EWI founder Marga Fripp, a native of Romania, immigrated to the United States in 2001, leaving behind a career in journalism and the non-profit organization she founded, the Association for the Promotion of Women Romania (APoWeR). Although Marga was banned from broadcast journalism for her critique of Romania’s social policy, through APoWeR she successfully petitioned legislation against domestic violence, and created economic opportunities for thousands of domestic violence survivors.
After immigrating to the United States, Marga experienced firsthand the common plight of other immigrant and refugee women and their families. Even though she was highly accomplished in her home country and an integral and influential member of her professional and civic communities, now in the United States she struggled to establish a new life. Her background as someone from a different part of the world was suddenly a detriment, and she had to overcome language and cultural barriers and prejudices about her capabilities. She found herself isolated and struggling to find work opportunities, integrate, and fully participate in the American economy and culture.
While taking English courses at a local community college, Montgomery College Takoma Park, MD, Marga discovered a group of other isolated yet talented and educated immigrant women who had very few venues to meet with other like-minded women, and limited knowledge in translating previous careers in their native countries into success in the American culture. Marga interviewed many of these women and learned about their inspiring life stories, experiences, and skills they brought with them to the United States. She realized that many of them needed an outlet for self-expression and support. To address this void, and drawing on her past experiences empowering women in need, in 2002, Marga created Empowered Women International (EWI) as a network of support and cultural exchange for immigrant and refugee women.
Initially, EWI started offering a series of empowerment workshops that assisted immigrant women in assessing their skills and in creating life and career plans, and provided an opportunity for women to connect and share their stories. Marga discovered that the women exhibited strong entrepreneurial instincts as they discussed how they might build careers in the United States. In addition, many of the women found that art and creative outlets were a powerful way to express themselves and their cultural backgrounds and reclaim a sense of who they were.
Marga opened a rent-subsidized space, provided by EWI supporters in Old Town Alexandria, Virginia, to showcase the cultural contributions of recent immigrants, such as cuisine, crafts, art, and clothing. This was a space where women could meet, display their creative works, tell their stories, and hold receptions and performing arts events. She received an overwhelming response to her gallery and suddenly had a huge demand for her gallery space.
Marga learned that there were many recent immigrants in this area who were established artists and artisans in their home countries but did not know how to get into American venues and markets. Marga realized that these culturally diverse artists and artisans comprised an underserved community with a wealth of undiscovered talents in the fine arts. This multicultural arts space brought together the families and friends of the artists as well as the general public. Visitors to the gallery started to inquire about purchasing the items on display.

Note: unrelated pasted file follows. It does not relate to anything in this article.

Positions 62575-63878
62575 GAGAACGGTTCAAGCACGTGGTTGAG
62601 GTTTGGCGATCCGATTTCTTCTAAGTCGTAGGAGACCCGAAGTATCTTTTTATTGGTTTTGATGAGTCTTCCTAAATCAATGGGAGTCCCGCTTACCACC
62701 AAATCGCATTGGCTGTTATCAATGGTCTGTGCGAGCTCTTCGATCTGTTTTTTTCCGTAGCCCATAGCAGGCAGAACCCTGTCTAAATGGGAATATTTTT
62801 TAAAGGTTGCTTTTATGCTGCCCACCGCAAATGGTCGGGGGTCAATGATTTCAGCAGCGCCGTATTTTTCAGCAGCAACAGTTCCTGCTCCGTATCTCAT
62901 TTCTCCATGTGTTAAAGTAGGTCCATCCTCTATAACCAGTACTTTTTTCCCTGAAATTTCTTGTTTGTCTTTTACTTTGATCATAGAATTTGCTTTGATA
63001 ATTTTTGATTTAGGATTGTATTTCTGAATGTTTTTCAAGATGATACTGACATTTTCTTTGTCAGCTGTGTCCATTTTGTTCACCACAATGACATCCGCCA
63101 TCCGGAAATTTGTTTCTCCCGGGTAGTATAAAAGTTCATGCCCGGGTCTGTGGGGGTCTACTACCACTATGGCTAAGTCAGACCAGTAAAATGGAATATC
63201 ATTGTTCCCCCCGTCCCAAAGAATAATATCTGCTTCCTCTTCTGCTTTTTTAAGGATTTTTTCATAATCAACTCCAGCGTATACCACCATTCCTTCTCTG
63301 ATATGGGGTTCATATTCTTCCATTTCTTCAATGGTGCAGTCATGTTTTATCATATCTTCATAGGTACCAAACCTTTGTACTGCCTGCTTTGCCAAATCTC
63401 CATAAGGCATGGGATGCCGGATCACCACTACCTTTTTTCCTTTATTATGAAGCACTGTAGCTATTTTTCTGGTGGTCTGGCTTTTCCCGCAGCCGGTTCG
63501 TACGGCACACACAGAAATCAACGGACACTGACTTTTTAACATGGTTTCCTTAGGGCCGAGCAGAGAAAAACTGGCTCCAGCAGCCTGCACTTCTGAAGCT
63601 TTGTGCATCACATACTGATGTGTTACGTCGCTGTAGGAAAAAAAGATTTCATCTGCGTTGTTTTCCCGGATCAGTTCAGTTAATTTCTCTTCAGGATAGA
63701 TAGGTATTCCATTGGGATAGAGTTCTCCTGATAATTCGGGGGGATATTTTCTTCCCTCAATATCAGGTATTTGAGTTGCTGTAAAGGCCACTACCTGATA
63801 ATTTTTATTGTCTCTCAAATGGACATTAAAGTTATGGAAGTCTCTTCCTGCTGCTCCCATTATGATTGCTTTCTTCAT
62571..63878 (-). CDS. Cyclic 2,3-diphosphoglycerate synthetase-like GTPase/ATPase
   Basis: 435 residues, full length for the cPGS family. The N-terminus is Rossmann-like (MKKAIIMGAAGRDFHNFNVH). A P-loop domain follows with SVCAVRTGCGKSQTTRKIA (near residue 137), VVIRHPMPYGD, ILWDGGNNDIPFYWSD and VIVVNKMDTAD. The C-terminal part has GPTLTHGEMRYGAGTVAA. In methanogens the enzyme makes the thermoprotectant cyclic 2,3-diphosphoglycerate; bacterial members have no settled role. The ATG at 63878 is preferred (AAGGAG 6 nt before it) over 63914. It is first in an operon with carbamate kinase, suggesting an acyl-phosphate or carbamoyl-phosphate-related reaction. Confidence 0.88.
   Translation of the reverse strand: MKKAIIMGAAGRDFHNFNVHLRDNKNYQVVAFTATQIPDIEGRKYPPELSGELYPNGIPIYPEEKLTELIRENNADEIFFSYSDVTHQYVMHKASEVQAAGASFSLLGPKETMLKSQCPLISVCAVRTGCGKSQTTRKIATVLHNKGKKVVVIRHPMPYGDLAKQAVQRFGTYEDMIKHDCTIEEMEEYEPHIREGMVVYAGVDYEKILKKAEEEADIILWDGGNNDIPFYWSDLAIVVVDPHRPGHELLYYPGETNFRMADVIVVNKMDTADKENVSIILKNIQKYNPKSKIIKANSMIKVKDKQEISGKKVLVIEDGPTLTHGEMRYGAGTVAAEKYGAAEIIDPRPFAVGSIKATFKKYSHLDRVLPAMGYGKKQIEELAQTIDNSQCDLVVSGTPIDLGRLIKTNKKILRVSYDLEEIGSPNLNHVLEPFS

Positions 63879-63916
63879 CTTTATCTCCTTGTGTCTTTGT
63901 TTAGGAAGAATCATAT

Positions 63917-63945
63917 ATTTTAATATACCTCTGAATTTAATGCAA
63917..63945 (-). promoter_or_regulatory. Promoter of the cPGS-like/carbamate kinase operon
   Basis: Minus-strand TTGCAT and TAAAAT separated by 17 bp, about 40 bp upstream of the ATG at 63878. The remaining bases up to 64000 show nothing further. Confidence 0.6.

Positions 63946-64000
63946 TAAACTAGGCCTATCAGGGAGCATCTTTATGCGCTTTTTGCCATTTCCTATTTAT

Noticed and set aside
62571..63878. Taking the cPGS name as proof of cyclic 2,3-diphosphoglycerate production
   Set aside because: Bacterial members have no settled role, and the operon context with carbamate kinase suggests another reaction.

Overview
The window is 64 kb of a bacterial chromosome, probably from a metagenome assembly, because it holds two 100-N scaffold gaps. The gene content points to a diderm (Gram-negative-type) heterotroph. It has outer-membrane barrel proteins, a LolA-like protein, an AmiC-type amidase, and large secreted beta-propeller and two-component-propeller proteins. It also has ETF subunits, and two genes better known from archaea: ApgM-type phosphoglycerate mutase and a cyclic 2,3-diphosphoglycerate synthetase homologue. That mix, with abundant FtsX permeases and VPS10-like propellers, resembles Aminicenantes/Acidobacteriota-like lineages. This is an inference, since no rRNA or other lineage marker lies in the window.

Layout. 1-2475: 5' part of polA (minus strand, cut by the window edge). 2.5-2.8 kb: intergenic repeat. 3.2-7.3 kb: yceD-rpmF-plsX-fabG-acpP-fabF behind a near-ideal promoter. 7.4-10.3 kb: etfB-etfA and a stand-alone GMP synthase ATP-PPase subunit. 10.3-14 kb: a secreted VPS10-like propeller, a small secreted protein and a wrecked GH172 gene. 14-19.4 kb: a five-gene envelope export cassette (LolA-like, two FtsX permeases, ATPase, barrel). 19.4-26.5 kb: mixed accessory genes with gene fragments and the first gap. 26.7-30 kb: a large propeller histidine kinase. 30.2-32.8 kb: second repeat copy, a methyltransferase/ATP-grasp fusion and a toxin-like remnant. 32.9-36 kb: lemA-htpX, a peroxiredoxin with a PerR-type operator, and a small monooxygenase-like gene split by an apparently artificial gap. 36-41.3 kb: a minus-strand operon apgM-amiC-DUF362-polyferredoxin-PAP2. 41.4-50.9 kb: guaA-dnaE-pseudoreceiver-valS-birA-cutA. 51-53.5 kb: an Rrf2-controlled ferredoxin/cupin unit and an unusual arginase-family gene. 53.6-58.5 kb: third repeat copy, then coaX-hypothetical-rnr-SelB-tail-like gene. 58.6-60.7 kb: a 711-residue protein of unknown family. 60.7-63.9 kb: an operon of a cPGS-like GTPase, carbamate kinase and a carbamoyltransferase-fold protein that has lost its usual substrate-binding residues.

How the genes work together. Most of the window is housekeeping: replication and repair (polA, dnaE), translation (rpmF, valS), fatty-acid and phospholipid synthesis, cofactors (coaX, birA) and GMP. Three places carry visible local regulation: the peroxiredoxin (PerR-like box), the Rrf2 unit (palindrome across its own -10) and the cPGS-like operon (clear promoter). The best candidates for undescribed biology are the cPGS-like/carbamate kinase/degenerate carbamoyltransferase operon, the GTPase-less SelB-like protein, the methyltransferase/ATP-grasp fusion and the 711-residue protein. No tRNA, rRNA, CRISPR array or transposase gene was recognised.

It was clear that there was a market for the work of these artists and artisans, yet most of them had no knowledge of how to start a business based on their creative and cultural assets, how to market that business, and how to access local networks and arts communities in order to advance their careers. Marga realized that she could enrich the cultural experiences of her community while simultaneously helping these women use their art as a means to many ends – self-employment and economic gain as well as community participation and integration.
In 2005, with collaboration between artists, community volunteers and EWI staff, the Entrepreneur Training for Success (TFS) program was formalized. In a very short period of time, EWI became recognized as a beacon for immigrant and refugee women artists and artisans looking to develop careers and businesses in the arts and creative industries.
Today EWI sponsors and participates in many art presenting activities each year, frequently highlighting new and undiscovered artists and artisans. Through these activities, EWI continues to expand and diversify the cultural experiences available in the greater Washington DC area.
Artists and artisans affiliated with EWI have gone on to exhibit, perform, and sell their creative works at prestigious organizations such as the Kennedy Center and the Strathmore Center. EWI-made jewelry and fashion accessories are sold at Whole Foods Market in Annapolis, MD, under the EWI label. EWI graduates generate income that helps support their families. They also teach art and multicultural programs in schools and give back to their communities by volunteering with community organizations and serving as mentors to others.
EWI truly transforms lives. Through the power of the arts and the celebration of cultural diversity and richness, EWI helps women who are recent immigrants overcome the obstacles to integrating to life in the United States and become engaged and productive members of society, to the benefit of both themselves and their new communities.